Scoop: Nobel laureate Elie Wiesel remembered at private service

A man kisses Elie Wiesel's coffin after a private service for the Nobel laureate and Holocaust survivor at the Fifth Avenue Synagogue in New York on Sunday. (AP Photo/Andres Kudacki)

Elie Wiesel was memorialized Sunday at a private service in Manhattan, as family and friends gathered and praised the endurance and eloquence of the Nobel Peace Prize winner and mourned him as one of the last firsthand witnesses to the Nazis’ atrocities.

“This is really the double tragedy of it, not only the loss of someone who was so rare and unusual but the fact that those ranks are thinning out,” Rabbi Perry Berkowitz, president of the American Jewish Heritage Organization and a former assistant to Wiesel, said before the service at Fifth Avenue Synagogue. “At the same time anti-Semitism, Holocaust revisionism keeps rising. The fear is that when there are no more survivors left, will the world learn the lesson because those voices will be silenced.”

Millions first learned about the Holocaust through Wiesel, who began publishing in the 1950s, a time when memories of the Nazis’ atrocities were raw and repressed. He shared the harrowing story of his internment at Auschwitz as a teenager through his classic memoir “Night,” one of the most widely read and discussed books of the 20th century.

The Holocaust happened more than 70 years ago and few authors from that time remain. Another Nobel laureate and Holocaust survivor, Hungary’s Imre Kertesz, died earlier this year. Like Wiesel, he was 87.

While Berkowitz and others worry that the Holocaust’s lessons will be forgotten, some note that Wiesel himself worked to make memories endure. Abraham Foxman, former national director of the Anti-Defamation League, said before the service that Wiesel had written dozens of books. Sara Bloomfield, director of the United States Holocaust Memorial Museum in Washington, D.C., credited Wiesel with making organizations like hers possible.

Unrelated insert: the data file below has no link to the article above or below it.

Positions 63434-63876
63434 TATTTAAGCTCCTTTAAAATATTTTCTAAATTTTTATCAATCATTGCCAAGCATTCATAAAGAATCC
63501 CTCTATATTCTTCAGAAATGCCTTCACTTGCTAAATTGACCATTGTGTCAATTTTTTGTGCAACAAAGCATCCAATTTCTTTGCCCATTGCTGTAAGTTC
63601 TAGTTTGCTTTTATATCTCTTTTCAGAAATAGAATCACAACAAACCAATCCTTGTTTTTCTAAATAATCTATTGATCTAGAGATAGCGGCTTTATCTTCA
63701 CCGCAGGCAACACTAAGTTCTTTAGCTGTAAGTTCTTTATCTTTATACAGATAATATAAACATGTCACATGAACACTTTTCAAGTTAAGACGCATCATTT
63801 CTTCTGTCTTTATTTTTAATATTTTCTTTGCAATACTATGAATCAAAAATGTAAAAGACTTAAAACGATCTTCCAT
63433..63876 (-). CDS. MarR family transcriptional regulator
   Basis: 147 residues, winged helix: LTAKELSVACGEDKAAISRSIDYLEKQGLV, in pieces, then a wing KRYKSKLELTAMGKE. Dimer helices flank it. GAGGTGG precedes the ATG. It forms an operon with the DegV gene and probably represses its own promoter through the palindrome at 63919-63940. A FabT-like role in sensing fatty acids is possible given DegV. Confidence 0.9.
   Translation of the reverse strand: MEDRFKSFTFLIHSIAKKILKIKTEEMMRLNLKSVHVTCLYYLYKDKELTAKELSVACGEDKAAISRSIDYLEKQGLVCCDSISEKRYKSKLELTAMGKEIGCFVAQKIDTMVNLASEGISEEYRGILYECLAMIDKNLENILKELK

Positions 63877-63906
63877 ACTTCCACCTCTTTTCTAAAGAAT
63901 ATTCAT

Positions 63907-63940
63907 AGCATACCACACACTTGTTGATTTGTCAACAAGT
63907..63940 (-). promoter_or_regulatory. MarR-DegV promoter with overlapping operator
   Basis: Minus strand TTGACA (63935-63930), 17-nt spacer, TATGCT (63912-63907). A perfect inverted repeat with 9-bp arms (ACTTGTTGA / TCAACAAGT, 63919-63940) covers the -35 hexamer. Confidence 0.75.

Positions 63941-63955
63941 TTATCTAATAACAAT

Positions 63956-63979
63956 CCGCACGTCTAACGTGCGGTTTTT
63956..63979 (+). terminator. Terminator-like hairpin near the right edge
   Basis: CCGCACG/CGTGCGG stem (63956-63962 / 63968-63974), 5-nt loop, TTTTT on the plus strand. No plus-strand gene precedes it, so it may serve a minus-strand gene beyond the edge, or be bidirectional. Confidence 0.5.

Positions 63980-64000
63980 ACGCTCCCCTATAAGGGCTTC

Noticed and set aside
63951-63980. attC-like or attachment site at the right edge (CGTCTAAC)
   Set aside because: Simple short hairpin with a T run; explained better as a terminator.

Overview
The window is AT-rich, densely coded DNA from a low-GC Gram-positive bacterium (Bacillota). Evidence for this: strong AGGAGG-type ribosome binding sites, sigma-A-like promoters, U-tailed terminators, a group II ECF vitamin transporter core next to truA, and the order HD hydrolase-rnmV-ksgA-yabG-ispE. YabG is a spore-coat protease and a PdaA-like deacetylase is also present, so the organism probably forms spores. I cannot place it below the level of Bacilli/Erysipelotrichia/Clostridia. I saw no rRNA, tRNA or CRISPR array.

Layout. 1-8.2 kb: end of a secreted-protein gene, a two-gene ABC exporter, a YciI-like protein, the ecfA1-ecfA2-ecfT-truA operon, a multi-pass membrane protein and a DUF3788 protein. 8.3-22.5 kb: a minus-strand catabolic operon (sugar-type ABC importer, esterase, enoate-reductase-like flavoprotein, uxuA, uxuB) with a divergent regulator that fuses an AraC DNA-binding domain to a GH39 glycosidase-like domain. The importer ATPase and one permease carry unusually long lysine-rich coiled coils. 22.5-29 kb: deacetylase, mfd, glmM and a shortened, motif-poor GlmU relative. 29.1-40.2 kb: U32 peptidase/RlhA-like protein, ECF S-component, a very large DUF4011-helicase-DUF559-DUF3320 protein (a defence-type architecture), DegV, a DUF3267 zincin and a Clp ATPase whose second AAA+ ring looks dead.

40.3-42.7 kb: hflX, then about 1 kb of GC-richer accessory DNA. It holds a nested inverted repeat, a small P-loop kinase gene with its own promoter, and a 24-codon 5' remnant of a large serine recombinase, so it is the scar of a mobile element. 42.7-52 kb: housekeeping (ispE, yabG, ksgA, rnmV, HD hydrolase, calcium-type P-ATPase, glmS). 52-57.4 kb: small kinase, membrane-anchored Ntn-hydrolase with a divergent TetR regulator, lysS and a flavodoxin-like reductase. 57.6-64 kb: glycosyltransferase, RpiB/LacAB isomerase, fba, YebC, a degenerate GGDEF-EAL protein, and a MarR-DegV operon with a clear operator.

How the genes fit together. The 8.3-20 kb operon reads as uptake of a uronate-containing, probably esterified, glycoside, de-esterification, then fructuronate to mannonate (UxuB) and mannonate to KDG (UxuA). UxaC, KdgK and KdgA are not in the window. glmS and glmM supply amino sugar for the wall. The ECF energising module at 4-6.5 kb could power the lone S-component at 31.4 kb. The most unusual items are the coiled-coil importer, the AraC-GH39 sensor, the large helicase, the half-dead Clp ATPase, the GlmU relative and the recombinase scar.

‘Deer Hunter’ director dies

Michael Cimino, the Oscar-winning director whose film “The Deer Hunter” became one of the great triumphs of Hollywood’s 1970s heyday and whose disastrous “Heaven’s Gate” helped bring that era to a close, has died.

Cimino died Saturday at age 77, Los Angeles County acting coroner’s Lt. B. Kim told The Associated Press. He said Cimino had been living in Beverly Hills but did not yet have further details on the circumstances of his death.

Eric Weissmann, a friend and former lawyer of Cimino’s, said friends had been unable to reach Cimino by phone for the last few days and called the police, who found him dead in his bed. He said Cimino had not been ill that he had known of.

Cimino’s masterpiece was 1978’s “The Deer Hunter,” the story of the Vietnam War’s effect on a small steel-working town in Pennsylvania. The film won five Academy Awards, including Best Picture and Best Director for Cimino. It helped lift the emerging-legend status of Robert De Niro and Meryl Streep. Christopher Walken also won an Oscar for Best Supporting Actor.

“Our work together is something I will always remember. He will be missed,” De Niro said in a statement Saturday.

Despite controversy over its portrayal of the North Vietnamese and use of the violent game Russian roulette, the film was praised by some critics as the best American movies since “The Godfather” six years earlier.

Happy birthday

Actress Daniela Nieves is 18. … Rapper Fredo Santana is 20. … Actress Angelique Boyer is 27. … Reality star Mike Sorrentino is 34. … Rock singer Gackt is 43. … Actor Neil Morrissey is 53. … Musician Jeremy Spencer (Fleetwood Mac) is 67. … Former football player Floyd Little is 73.

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